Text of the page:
Many colleges and universities have free classes for seniors, some 55+. Not only will they offer a place to learn, but they will also provide a place to meet new people and make new friends. Drury University has a Drury Institute for Mature Learners with a $35 yearly fee. Missouri State University has a program called MSU 62 (Senior Citizens Fee Waiver Program) which allows a person 62+ to take a class each semester for non-credit. Missouri Southern offers a Sixty-Five Plus Program which is similar to the program of Missouri State University except you must be 65+. Some offer classes for a small fee and some even offer tutors in the way of college students wanting to give back to the community. The University of Missouri – Extension Service also offers many free classes within each county. These classes are close to home. You can make it an event for you and your friends.

You might be surprised that churches also provide free computer classes in your area, especially the larger ones. Check with your senior minister and see what classes might be coming up in the future. If there aren’t classes, suggest that it would be a good topic. They are always having to come up with topics for the group.

You may be 35, 65 or even 96 years old but you are not too old to learn. Embrace the new and if you are timid about it, grab a friend. I can guarantee you aren’t alone!!

How to Handle Life’s Changes

A cup of coffe and a book during the fall season

The Challenge of Change

As Fall approaches, everyone is dragging out the jackets, thinking of pumpkin everything, and waiting for the leaves to change. The new season brings change. Some people love it as I do. Others just hate the cooler weather and dread every day until spring comes back around.

Many are facing a new season in their life. This new season more than likely is not one of your makings. Some are having to move into assisted living. Some are having to move back home with their parents. Some are faced with life alone due to the loss of a spouse. Some might be the adult child dealing with all of these situations. Any of these new seasons are either embraced, fought, dreaded, or ignored. How you deal with them will often resemble the outcome.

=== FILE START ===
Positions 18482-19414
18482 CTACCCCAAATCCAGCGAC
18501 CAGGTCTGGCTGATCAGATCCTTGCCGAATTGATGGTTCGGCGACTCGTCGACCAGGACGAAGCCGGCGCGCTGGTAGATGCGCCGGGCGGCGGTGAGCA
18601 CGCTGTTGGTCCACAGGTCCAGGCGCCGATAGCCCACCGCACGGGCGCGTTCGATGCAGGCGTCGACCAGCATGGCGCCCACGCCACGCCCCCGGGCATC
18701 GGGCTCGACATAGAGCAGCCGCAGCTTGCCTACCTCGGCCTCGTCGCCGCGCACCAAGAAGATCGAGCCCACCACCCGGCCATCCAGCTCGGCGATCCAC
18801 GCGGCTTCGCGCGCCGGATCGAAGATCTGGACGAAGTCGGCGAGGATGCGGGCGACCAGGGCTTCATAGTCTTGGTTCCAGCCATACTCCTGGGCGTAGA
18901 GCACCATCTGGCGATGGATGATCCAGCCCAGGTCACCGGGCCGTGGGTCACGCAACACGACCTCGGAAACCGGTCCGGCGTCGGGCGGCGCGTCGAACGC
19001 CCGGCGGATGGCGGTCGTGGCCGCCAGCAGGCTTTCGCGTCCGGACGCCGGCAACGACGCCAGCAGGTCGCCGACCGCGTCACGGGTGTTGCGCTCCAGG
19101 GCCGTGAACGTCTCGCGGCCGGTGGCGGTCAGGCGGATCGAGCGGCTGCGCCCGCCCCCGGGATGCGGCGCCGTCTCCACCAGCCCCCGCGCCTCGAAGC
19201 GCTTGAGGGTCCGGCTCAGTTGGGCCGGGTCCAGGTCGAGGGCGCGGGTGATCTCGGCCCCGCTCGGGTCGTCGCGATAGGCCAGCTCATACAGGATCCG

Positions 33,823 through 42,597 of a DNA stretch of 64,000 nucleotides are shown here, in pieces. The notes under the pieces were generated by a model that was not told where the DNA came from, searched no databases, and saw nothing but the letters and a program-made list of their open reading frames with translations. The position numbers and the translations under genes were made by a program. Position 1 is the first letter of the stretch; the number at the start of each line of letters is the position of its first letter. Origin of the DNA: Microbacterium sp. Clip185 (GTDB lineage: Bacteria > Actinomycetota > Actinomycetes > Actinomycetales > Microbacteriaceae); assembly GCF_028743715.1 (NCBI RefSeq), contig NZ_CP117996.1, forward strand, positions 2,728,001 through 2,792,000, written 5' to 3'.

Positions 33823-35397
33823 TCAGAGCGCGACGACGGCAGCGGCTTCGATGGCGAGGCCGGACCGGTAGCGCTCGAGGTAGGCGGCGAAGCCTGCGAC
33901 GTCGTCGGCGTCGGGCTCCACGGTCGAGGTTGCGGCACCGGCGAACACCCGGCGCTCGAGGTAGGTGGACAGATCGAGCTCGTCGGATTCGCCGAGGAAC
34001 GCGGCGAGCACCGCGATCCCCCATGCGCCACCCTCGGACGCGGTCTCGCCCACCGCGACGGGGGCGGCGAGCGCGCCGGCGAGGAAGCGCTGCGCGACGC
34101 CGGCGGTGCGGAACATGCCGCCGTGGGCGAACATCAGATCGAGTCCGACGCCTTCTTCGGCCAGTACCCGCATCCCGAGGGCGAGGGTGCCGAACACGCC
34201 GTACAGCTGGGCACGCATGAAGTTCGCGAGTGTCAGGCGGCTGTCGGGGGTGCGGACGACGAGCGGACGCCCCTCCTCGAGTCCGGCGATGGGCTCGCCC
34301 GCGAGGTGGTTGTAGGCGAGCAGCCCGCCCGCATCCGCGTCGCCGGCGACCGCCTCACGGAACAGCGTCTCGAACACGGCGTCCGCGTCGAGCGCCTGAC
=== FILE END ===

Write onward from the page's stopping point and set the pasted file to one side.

Ignoring the season does not make it go away. Just like Fall, it still comes around every year about October here in Missouri. You can get away from it by moving away but Fall still occurs like clockwork. Often moving away is not an option for people when they are faced with a new season in their life. Decisions have to be made that are not easy and often scary, embarrassing, or inconvenient.

My husband dreads Fall each year. He hates it because he knows it will bring him even more evil winter. By dreading it so much he often fails to find the positive aspects of Fall. Who can’t enjoy the beautiful trees, the hotdog roasts, and the apple butter? Sometimes when a new season in our life hits us, instead of dreading it, we would be better to focus on the positives rather than the negatives.

Embracing Life’s Changes

By embracing the changes in the seasons of our lives we can face the obstacles with more of a “glass half full” attitude. Why is this important? Expecting good things to happen will lead to taking actions that produce positive results. Expecting only more bad stuff to come your way will keep you from doing the very things that might have minimized or avoided just that! Research has shown that optimists are happier and healthier.

6 Tips on How to Tackle Change

  • Start your day with a positive goal
  • Do something outside your comfort zone
  • Reframe your problem as an opportunity
  • Avoid people that just drain your energy
  • Find the humor in even the most unfunny situations
  • Force yourself to get some exercise